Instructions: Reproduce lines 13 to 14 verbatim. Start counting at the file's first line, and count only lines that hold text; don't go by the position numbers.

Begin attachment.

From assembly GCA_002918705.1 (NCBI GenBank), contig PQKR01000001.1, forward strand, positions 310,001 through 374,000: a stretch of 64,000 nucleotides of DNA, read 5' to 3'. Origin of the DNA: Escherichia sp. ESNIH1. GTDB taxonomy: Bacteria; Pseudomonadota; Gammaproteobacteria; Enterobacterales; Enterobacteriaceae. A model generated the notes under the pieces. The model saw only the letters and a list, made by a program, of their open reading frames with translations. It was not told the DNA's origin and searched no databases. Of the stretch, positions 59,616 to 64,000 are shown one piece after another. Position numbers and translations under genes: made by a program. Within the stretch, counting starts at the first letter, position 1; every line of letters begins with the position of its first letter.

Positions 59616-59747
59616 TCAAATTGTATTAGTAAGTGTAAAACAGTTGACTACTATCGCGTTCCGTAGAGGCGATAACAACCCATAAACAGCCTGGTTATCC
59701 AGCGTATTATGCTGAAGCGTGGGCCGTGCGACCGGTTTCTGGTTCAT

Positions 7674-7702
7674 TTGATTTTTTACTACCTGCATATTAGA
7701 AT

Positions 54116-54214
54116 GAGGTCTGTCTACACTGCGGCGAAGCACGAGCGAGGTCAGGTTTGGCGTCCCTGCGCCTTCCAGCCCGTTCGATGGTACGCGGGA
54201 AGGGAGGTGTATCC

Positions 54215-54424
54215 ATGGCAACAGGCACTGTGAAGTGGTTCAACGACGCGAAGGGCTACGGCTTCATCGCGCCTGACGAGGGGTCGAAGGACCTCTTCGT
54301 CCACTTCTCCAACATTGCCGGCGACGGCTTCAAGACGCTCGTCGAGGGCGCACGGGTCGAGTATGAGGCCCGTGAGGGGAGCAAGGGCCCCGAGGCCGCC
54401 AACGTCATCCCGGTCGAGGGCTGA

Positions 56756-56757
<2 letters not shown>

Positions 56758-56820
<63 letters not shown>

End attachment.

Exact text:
54301 CCACTTCTCCAACATTGCCGGCGACGGCTTCAAGACGCTCGTCGAGGGCGCACGGGTCGAGTATGAGGCCCGTGAGGGGAGCAAGGGCCCCGAGGCCGCC
54401 AACGTCATCCCGGTCGAGGGCTGA